Cormann to boost voice of the independents

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Since March 2012 the AIOFP has been working on a Consultative Committee to represent the needs of the non-aligned adviser firms in the market.

The association met with Shadow Finance Minister Mathias Cormann, who has pledged his support for the cause. He has agreed to meet with a committee on a regular basis to discuss the needs of the independently-owned advice market.

The AIOFP put forward four objectives that Cormann agreed to work on with the committee:

  1. Platform reclassification (“platforms are administration services, not investment products”)
  2. Transparency in advice promotion
  3. Mitigating FOS and COSL’s operating environment
  4. Eliminating opt in

The paper from the AIOFP, available on our site, says that the independently-owned sector has been “naïve” in expecting other associations to represent its needs. It calls for a united voice and says that “independents need to demonstrate their preparedness to self-regulate to give Government and consumers greater confidence in our sector”.

“Although we agree with certain aspects of FOFA, we believe some conditions of the critical Conflicted Remuneration regulations are highly discriminatory to our sector,” the AIOFP says in the paper.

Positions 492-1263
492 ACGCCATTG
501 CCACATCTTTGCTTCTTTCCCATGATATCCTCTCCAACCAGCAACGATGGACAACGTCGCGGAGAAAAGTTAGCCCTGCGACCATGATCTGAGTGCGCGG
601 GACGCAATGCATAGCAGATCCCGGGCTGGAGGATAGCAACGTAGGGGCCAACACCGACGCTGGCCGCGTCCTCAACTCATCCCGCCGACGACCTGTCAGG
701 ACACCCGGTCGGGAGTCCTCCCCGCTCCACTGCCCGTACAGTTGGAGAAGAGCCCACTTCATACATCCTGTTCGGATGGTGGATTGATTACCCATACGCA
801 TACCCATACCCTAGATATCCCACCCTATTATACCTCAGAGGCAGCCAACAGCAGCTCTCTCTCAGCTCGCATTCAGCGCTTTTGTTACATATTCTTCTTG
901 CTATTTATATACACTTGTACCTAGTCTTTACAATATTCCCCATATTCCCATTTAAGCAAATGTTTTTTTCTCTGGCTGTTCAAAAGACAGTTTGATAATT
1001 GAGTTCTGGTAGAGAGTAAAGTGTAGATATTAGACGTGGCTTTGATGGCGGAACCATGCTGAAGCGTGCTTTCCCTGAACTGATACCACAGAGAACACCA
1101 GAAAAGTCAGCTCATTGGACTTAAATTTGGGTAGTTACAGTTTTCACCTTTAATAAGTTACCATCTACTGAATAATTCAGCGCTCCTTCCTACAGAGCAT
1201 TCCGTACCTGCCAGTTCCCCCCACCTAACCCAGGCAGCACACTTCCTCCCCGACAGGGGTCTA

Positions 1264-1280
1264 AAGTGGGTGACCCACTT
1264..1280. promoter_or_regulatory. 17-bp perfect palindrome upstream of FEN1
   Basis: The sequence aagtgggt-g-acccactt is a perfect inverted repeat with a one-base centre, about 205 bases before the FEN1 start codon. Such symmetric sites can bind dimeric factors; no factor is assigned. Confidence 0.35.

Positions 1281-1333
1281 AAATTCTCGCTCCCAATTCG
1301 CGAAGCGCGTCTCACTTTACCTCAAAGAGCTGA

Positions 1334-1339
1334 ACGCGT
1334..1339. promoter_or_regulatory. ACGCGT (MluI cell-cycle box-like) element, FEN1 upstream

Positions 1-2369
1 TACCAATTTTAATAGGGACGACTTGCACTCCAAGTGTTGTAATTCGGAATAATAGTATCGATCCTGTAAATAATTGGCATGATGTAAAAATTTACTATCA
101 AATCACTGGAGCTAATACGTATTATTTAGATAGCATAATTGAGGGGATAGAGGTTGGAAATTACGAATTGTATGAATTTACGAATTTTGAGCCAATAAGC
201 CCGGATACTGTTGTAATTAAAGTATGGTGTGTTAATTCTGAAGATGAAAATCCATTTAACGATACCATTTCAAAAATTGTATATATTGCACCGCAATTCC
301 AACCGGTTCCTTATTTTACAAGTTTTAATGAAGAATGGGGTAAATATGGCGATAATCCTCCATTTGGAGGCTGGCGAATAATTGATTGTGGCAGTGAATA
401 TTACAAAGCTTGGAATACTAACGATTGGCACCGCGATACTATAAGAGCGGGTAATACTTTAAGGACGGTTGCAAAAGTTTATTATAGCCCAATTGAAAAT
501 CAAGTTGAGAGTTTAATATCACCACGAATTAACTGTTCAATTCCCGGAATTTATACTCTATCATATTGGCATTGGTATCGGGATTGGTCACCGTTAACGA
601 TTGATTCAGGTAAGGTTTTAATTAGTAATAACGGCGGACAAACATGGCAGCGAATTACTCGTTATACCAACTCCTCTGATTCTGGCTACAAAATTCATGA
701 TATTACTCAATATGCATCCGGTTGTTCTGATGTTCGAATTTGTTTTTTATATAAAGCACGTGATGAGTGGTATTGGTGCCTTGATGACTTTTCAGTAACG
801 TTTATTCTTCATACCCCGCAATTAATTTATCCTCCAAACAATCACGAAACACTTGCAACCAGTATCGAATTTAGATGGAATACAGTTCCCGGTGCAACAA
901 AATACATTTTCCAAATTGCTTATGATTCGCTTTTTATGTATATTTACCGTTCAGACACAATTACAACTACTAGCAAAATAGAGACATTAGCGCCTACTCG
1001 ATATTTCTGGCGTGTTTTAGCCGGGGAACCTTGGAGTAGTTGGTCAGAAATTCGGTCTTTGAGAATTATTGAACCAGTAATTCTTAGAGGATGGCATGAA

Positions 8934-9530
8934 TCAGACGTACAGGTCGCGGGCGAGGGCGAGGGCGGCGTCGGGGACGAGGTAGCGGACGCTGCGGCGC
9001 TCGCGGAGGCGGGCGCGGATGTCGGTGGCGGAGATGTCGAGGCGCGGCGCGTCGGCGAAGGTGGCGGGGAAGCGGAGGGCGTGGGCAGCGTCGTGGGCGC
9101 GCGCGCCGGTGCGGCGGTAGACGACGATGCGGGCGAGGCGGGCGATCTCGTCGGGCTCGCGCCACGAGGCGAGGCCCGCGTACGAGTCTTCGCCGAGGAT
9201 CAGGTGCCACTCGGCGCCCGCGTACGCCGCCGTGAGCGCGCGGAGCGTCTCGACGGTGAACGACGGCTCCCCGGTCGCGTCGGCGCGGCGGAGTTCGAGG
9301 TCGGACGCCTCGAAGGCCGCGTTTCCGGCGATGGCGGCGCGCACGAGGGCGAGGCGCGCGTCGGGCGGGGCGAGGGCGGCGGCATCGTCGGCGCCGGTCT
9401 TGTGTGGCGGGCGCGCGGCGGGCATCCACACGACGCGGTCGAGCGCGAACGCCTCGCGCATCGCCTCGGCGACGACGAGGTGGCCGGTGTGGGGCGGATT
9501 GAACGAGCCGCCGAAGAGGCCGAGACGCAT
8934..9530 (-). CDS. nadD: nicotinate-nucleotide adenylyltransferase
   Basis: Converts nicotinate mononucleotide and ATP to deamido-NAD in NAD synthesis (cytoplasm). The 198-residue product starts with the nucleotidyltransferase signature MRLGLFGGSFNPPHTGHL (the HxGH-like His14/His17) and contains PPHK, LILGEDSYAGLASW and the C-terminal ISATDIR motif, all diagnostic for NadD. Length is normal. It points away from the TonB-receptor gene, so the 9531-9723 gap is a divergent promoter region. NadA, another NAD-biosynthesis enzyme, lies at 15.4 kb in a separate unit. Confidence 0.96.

The committee will consist of no more than 12 participants from small and large advisory firms, on an initial honorary basis. It is proposed that it will meet on a quarterly basis with the Ministers office, ASIC, APRA and any other agencies/stakeholders. The AIOFP will invite directors from within and outside its membership.

Click here to automatically download the paper.

Do you think this committee is a good idea for the independently owned adviser market? Share your thoughts below.

  • Michael on 10/05/2013 9:47:33 AM

    Yesterday's annoucement by Shorten just underlined the need for this. A new consultative group with no independent involvement and 2 out of 4 being the past NAB Wealth boss and a current director of NAB Wealth. Supported by an APRA official.
    No slight on them but hardly a group across the interests of the hundreds of thousands of SMSF's members.

  • GAB on 13/05/2013 8:45:42 AM

    ....and it should be a major concern that the banks pretty much own the industry and all the all the platforms. We've seen their ability to turn off the adviser revenue, using FoFA as a reason to turn off supposedly "conflicted revenue". How much more conflicted can you get when the bank owns the product and retains the revenue even when the adviser gets dumped. Opt-in is a classic example. The FDS is another classic....banks turn off the adviser fees for their own channel but can adjust salaries and KPIs to some other measure. Seriously considering a non bank Admin service.....

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